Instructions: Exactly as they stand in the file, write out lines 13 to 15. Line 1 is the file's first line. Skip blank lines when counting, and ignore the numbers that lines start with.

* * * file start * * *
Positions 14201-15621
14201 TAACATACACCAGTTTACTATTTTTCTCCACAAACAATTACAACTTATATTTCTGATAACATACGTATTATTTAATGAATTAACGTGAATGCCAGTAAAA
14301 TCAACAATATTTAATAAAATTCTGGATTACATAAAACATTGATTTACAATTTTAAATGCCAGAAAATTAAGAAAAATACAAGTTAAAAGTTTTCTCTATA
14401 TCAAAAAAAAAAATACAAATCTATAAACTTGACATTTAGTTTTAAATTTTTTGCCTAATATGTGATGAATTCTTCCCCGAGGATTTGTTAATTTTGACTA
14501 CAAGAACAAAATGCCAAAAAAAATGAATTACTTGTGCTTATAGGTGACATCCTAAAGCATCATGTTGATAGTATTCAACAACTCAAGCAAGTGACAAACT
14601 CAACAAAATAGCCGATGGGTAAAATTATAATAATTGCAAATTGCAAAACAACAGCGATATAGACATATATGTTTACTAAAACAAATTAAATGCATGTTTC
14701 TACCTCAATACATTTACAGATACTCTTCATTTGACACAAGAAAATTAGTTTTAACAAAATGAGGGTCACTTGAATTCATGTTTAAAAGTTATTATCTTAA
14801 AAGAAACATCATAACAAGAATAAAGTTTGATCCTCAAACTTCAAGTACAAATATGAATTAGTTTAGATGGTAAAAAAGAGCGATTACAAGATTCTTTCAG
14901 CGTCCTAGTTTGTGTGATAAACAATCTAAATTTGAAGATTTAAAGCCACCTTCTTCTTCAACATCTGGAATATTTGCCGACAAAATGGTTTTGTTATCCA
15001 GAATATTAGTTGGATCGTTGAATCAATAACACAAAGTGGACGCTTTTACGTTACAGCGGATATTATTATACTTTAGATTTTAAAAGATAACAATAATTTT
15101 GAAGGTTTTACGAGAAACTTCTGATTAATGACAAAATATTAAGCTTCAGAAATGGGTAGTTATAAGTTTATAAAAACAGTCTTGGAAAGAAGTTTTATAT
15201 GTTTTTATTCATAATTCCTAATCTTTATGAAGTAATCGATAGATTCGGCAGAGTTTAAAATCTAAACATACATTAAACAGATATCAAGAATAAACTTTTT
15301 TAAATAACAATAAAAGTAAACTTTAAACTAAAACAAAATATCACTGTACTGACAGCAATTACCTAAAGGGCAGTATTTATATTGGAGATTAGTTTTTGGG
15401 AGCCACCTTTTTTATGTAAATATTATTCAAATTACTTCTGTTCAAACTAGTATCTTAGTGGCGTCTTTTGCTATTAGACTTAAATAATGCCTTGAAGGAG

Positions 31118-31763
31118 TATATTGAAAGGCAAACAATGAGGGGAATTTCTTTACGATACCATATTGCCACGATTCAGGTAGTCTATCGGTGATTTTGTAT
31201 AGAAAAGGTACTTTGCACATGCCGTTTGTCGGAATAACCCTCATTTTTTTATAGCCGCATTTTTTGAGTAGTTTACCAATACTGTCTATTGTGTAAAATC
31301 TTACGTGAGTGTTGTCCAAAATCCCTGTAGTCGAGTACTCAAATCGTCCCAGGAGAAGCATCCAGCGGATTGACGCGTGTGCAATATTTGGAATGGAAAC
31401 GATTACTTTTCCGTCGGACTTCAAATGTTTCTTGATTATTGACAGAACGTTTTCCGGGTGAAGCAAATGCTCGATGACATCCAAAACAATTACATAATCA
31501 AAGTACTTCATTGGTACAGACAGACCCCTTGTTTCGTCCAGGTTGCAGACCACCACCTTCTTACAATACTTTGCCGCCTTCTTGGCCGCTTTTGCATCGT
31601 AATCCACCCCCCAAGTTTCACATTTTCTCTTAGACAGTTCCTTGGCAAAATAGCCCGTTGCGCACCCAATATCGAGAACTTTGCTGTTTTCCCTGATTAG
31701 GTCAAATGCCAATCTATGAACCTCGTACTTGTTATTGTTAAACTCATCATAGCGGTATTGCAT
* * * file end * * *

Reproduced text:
15301 TAAATAACAATAAAAGTAAACTTTAAACTAAAACAAAATATCACTGTACTGACAGCAATTACCTAAAGGGCAGTATTTATATTGGAGATTAGTTTTTGGG
15401 AGCCACCTTTTTTATGTAAATATTATTCAAATTACTTCTGTTCAAACTAGTATCTTAGTGGCGTCTTTTGCTATTAGACTTAAATAATGCCTTGAAGGAG

Positions 31118-31763